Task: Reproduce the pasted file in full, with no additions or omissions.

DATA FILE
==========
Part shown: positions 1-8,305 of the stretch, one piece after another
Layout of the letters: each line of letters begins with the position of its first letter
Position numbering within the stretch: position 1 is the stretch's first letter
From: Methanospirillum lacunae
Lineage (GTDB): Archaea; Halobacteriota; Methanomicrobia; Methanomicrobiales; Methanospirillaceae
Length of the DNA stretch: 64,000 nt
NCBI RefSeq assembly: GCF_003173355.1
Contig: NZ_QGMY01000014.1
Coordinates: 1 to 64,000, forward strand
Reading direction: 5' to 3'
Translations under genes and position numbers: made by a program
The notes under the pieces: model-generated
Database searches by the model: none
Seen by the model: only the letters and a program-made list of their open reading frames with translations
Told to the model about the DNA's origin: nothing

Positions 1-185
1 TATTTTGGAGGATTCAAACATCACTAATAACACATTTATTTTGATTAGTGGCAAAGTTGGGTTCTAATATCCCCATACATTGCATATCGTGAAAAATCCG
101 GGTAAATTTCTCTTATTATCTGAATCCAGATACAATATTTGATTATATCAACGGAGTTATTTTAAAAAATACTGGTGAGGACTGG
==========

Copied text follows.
Part shown: positions 1-8,305 of the stretch, one piece after another
Layout of the letters: each line of letters begins with the position of its first letter
Position numbering within the stretch: position 1 is the stretch's first letter
From: Methanospirillum lacunae
Lineage (GTDB): Archaea; Halobacteriota; Methanomicrobia; Methanomicrobiales; Methanospirillaceae
Length of the DNA stretch: 64,000 nt
NCBI RefSeq assembly: GCF_003173355.1
Contig: NZ_QGMY01000014.1
Coordinates: 1 to 64,000, forward strand
Reading direction: 5' to 3'
Translations under genes and position numbers: made by a program
The notes under the pieces: model-generated
Database searches by the model: none
Seen by the model: only the letters and a program-made list of their open reading frames with translations
Told to the model about the DNA's origin: nothing

Positions 1-185
1 TATTTTGGAGGATTCAAACATCACTAATAACACATTTATTTTGATTAGTGGCAAAGTTGGGTTCTAATATCCCCATACATTGCATATCGTGAAAAATCCG
101 GGTAAATTTCTCTTATTATCTGAATCCAGATACAATATTTGATTATATCAACGGAGTTATTTTAAAAAATACTGGTGAGGACTGG